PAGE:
To the Editor.
—Dr Mason and colleagues1 have elegantly brought into question the following common sequence: preoperative "noninvasive" testing for coronary disease, followed by coronary angiography, then either percutaneous transluminal coronary angioplasty or coronary artery bypass graft surgery, and then finally the procedure the patient needed in the first place. While applauding the authors' presentation, we take exception to "close monitoring of cardiac status" and "more intensive surveillance" as an alternative to the intense preoperative approach. Most investigations suggest that cardiac events occur with the greatest frequency in the 72 hours after surgery.2,3 The vague phrases used by the authors can only be interpreted as more intense monitoring (eg, continuous real-time electrocardiographic [ECG] monitoring for ST segment changes) for a period of days, and the only place this can be done in most institutions is the intensive care unit. These phrases also might be interpreted as recommending increased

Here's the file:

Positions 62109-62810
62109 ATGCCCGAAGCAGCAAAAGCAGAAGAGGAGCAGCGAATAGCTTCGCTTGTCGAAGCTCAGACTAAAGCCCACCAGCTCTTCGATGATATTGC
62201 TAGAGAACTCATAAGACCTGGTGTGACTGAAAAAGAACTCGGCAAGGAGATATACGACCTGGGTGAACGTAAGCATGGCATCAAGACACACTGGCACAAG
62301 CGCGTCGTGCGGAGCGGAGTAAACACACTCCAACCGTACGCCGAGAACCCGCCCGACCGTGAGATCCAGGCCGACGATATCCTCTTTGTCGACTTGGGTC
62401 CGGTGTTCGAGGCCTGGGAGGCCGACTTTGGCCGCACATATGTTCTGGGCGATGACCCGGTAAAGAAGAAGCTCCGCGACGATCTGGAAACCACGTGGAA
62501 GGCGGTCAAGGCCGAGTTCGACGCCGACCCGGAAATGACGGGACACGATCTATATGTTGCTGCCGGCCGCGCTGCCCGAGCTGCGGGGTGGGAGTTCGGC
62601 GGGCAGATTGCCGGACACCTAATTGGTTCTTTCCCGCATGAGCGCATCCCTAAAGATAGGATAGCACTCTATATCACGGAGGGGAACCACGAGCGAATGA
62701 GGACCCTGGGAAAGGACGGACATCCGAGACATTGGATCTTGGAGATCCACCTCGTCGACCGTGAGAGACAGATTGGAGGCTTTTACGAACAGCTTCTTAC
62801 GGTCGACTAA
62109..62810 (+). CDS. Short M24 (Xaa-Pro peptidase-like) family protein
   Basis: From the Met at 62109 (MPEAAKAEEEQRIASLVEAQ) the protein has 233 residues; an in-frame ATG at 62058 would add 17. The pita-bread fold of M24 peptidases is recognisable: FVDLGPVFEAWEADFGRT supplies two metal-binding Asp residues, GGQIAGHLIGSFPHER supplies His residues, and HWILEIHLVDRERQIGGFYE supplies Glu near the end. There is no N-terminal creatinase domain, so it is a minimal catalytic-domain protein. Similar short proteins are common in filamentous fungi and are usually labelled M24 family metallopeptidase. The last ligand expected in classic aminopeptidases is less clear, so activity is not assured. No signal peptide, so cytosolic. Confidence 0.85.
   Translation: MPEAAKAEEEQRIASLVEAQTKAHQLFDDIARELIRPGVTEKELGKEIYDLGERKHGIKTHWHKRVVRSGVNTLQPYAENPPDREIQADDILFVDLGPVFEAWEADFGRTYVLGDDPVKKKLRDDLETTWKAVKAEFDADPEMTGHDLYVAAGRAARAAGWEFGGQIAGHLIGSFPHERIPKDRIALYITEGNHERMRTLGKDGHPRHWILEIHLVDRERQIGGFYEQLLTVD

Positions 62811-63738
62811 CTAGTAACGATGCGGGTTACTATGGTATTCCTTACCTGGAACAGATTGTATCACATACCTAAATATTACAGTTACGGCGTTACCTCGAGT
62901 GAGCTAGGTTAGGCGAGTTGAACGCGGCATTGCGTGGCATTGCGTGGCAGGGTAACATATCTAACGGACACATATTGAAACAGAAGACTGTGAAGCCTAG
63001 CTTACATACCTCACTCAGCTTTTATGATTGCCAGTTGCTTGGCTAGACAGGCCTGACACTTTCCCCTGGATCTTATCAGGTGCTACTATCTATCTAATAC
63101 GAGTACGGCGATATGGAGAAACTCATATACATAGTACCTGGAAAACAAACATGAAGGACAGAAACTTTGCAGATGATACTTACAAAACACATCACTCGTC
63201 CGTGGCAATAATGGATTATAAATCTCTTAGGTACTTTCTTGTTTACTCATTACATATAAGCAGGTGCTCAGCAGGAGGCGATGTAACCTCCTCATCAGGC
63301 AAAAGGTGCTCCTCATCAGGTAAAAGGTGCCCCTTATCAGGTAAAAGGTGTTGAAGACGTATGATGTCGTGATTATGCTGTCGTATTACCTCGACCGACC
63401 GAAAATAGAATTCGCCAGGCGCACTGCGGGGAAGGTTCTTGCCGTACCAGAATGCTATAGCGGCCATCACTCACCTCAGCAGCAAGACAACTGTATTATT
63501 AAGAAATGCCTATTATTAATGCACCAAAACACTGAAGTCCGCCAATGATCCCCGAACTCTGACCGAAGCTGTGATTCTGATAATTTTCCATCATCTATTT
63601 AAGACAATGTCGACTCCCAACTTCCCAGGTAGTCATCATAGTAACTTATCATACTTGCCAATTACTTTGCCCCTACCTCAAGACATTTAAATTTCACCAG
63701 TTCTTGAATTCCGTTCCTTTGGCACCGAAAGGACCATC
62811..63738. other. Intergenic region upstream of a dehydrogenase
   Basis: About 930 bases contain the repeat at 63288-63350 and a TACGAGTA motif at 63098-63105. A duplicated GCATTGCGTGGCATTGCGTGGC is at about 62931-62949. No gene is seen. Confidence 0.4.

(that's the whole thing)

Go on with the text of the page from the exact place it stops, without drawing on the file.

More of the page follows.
Ramsay J, Thomas B. Preoperative Cardiac Evaluation and Perioperative Monitoring for Noncardiac Vascular Surgery. JAMA. 1995;274(21):1671. doi:10.1001/jama.1995.03530210025012